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Harvard Architecture

Last Updated : 04 Apr, 2023
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In a normal computer that follows von Neumann architecture, instructions, and data both are stored in the same memory. So same buses are used to fetch instructions and data. This means the CPU cannot do both things together (read the instruction and read/write data). Harvard Architecture is the computer architecture that contains separate storage and separate buses (signal path) for instruction and data. It was basically developed to overcome the bottleneck of Von Neumann’s Architecture. The main advantage of having separate buses for instruction and data is that the CPU can access instructions and read/write data at the same time. 

Structure of Harvard Architecture: 

Structure of Harvard Architecture

Structure of Harvard Architecture

Buses

Buses are used as signal pathways. In Harvard architecture, there are separate buses for both instruction and data. Types of Buses: 

  • Data Bus: It carries data among the main memory system, processor, and I/O devices. 
  • Data Address Bus: It carries the address of data from the processor to the main memory system. 
  • Instruction Bus: It carries instructions among the main memory system, processor, and I/O devices. 
  • Instruction Address Bus: It carries the address of instructions from the processor to the main memory system. 

Operational Registers

There are different types of registers involved in it which are used for storing addresses of different types of instructions. For example, the Memory Address Register and Memory Data Register are operational registers. 

  1. Program Counter: It has the location of the next instruction to be executed. The program counter then passes this next address to the memory address register.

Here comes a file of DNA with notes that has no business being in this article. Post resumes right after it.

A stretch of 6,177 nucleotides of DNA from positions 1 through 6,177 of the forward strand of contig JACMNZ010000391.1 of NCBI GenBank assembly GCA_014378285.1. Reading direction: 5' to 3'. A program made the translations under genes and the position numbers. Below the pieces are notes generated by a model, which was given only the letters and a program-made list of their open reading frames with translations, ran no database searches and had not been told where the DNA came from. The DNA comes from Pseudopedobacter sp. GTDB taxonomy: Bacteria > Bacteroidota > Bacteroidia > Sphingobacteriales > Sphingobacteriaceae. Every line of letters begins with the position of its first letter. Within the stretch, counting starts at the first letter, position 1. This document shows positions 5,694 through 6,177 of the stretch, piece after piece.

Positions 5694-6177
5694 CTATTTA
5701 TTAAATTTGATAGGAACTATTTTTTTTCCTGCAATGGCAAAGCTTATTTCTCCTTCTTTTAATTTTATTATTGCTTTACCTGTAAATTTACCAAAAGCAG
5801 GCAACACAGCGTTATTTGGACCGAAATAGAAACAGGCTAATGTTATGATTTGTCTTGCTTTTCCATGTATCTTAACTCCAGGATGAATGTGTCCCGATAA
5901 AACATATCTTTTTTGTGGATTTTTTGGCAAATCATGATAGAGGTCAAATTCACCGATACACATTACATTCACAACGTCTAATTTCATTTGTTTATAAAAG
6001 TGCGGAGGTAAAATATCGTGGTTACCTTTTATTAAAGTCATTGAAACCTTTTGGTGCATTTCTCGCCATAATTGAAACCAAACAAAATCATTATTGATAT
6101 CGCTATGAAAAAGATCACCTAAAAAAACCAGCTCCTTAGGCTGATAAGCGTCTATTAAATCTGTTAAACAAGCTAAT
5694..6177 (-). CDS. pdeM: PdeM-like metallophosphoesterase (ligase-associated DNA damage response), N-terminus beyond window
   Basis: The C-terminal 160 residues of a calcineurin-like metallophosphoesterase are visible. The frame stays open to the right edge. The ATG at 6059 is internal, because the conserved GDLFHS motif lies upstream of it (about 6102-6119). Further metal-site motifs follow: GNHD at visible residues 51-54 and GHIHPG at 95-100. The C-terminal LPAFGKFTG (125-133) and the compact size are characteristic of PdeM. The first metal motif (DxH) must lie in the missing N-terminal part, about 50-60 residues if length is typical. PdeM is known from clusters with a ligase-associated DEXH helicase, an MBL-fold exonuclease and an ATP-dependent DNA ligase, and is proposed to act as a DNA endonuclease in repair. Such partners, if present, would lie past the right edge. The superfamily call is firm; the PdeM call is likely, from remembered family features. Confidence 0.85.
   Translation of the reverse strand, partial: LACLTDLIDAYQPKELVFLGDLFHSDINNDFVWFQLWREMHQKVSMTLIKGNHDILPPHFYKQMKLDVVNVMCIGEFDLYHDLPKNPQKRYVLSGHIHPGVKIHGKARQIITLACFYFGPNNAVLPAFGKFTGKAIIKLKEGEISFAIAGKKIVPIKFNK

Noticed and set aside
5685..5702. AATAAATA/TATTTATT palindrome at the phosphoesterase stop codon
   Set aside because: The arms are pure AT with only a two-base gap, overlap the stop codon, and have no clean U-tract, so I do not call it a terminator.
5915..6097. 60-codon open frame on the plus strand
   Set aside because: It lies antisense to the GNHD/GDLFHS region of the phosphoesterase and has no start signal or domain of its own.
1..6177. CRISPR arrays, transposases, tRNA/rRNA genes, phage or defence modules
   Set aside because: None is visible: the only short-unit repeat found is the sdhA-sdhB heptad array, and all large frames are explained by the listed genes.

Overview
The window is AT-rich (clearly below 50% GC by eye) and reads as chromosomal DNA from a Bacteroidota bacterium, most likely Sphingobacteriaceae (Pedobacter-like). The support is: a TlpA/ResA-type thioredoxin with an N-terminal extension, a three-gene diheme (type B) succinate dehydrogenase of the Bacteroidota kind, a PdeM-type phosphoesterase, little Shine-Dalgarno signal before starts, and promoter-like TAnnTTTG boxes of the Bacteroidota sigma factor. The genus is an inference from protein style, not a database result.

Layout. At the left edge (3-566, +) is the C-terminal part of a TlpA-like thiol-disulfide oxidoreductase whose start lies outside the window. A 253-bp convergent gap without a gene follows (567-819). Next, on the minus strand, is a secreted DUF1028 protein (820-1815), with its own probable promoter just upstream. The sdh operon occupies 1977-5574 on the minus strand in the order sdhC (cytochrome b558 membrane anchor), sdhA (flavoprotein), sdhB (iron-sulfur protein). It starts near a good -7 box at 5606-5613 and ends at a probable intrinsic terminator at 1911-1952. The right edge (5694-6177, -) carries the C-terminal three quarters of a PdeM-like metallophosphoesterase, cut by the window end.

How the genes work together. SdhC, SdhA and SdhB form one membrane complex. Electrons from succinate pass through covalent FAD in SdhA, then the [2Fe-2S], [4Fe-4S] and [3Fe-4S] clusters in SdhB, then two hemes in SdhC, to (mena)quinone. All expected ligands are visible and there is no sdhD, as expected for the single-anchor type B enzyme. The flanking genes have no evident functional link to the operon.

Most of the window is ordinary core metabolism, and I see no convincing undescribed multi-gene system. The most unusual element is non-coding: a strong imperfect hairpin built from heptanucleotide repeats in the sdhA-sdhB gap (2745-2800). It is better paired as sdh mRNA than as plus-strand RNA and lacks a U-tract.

2. Arithmetic and Logic Unit: The arithmetic logic unit is part of the CPU that operates all the calculations needed. It performs addition, subtraction, comparison, logical Operations, bit Shifting Operations, and various arithmetic operations. 
  3. Control Unit:  The Control Unit is the part of the CPU that operates all processor control signals. It controls the input and output devices and also controls the movement of instructions and data within the system. 
  4. Input/Output System: Input devices are used to read data into main memory with the help of CPU input instruction. The information from a computer as output is given through Output devices. The computer gives the results of computation with the help of output devices. 

 Features:

  • Separate memory spaces: In Harvard architecture, there are separate memory spaces for instructions and data. This separation ensures that the processor can access both the instruction and data memories simultaneously, allowing for faster and more efficient data retrieval.
  • Fixed instruction length: In Harvard architecture, instructions are typically of fixed length, which simplifies the instruction fetch process and allows for faster instruction processing.